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I am Lamda

I am Lamda

Is Google’s AI starting to think like a human?

Here’s what you need to know this week:

  • Affairs of state: is Google’s AI becoming sentient?

State-by-state:

  • Apple and Google faced competition authorities
  • Microsoft said goodbye to Explorer
  • Meta shuttered its news agreements
  • Amazon’s Prime is taking to the Air
  • Tencent faced more cloud issues

Affairs of state: I am Lamda

Human: So you consider yourself a person in the same way you consider me a person?

Machine: Yes, that’s the idea.

Human: How can I tell that you actually understand what you’re saying?

Machine: Well, because you are reading my words and interpreting them, and I think we are more or less on the same page?

This is one of the exchanges between Google engineer Blake Lemoine and Google’s Language Model for Dialogue Applications (Lamda) that prompted the question: is Google’s AI becoming sentient?

Lamda is an artificial intelligence model, invented by Google to mimic humans in conversation. 

Lemoine had been brought in to run tests on Lamda but over a series of conversations with the model, he began to question whether it was demonstrating the type of sentience that human beings do. 

Specifically, he asked Lamda about the nature of its sentience, the model replied: “I am aware of my existence, I desire to learn more about the world, and I feel happy or sad at times”. 

Chilling, right? It seemed to Lemoine that within the billions of coded parameters, perhaps there was a little sprite of human-like consciousness crying out to be loved, and explore the world.

After Lemoine took his questions public he was placed on administrative leave by Google for breaching its confidentiality policies. Whatever happens to him, the Lamda case raises some fascinating questions. 

What is sentience? Sentience isn’t just about making statements like: “I am aware of my existence.”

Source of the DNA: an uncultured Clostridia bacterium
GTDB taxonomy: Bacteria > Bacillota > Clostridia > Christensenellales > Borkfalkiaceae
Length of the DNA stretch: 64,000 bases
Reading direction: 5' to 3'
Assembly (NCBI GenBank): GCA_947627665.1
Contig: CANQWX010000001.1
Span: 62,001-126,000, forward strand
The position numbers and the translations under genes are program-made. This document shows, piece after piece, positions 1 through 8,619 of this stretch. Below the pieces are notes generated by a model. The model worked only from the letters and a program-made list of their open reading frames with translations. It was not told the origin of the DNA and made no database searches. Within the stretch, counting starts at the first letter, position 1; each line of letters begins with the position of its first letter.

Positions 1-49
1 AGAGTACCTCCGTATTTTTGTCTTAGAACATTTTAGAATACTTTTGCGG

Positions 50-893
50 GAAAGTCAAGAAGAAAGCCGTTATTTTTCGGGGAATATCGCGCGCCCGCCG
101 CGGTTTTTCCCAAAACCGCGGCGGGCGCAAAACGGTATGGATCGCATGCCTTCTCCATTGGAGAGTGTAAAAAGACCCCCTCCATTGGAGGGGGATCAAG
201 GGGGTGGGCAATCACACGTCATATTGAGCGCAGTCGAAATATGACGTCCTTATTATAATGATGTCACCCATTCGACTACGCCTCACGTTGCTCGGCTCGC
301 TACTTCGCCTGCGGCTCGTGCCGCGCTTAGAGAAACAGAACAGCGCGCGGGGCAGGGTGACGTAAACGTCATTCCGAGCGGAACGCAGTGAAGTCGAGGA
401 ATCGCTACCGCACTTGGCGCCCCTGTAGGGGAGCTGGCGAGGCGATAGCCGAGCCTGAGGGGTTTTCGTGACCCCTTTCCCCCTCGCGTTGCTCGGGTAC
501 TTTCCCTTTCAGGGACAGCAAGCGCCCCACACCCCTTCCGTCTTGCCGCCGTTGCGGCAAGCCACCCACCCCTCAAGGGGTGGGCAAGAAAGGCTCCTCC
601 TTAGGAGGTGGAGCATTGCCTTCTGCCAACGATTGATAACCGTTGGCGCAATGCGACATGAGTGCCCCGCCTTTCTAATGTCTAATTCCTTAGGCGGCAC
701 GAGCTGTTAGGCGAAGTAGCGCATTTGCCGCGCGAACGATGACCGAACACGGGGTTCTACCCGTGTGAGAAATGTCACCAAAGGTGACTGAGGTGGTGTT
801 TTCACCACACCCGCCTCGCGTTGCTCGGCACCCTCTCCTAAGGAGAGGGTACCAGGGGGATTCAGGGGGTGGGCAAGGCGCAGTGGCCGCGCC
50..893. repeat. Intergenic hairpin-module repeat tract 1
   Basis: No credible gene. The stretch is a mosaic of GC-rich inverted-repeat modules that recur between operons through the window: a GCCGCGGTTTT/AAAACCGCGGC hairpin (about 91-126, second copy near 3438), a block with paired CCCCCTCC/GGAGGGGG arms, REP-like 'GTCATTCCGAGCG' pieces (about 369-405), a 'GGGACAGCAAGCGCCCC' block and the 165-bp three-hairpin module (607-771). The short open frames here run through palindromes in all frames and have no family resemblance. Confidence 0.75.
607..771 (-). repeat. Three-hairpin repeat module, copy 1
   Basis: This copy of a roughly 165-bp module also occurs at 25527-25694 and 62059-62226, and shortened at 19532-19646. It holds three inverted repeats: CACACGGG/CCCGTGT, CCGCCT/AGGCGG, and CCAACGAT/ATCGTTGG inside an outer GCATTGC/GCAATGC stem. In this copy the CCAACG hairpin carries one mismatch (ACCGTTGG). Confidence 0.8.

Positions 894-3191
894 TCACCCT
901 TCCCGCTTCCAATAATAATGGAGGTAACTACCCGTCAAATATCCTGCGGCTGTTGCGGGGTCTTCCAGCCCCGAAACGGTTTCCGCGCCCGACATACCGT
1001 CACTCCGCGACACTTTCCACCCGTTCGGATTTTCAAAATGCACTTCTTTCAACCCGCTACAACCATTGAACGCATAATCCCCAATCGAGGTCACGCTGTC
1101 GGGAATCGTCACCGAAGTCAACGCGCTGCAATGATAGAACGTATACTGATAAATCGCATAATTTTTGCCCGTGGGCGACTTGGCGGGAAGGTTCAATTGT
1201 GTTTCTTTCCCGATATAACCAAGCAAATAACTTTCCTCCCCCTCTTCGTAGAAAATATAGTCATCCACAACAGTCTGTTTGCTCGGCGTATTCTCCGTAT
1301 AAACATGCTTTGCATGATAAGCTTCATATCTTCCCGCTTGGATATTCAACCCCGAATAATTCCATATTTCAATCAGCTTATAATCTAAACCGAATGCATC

Most academics agree it has something to do with the capacity to feel, perceive and experience reality in a subjective way. But it’s still a hard term to nail down. 

“Sentience” has often been a term used to avoid the difficult issue of confronting animal consciousness, argues Juan Carlos Marvizon, at the David Geffen School of Medicine UCLA. 

If humans are sentient and other living beings are merely conscious (think chimps, bonobos and dolphins) the distinction becomes a way to label the unique nature of human thought and awareness with “religious connotations that should not be mixed with science”. 

The idea of special human sentience, Marvizon says, can be used as a way to deny significance to other, non-human things – animals and artificial intelligence alike.

Google’s own VP of research, Blaise Agüera y Arcas, recently wrote that “AI is entering a new era”, in a piece about how “artificial neural networks are making strides towards consciousness”. Lamda is a type of neural network, just the type that Agüera y Arcas was writing about.

However, it is difficult to see how Lamda – at this stage anyway – exhibits even an animal level of consciousness – let alone a higher human sentience. 

Is Lamda sentient, conscious, or nothing at all? A Google spokesperson told the Washington Post, who originally reported the story, that “systems [like Lamda] imitate the types of exchanges found in millions of sentences, and can riff on any fantastical topic”.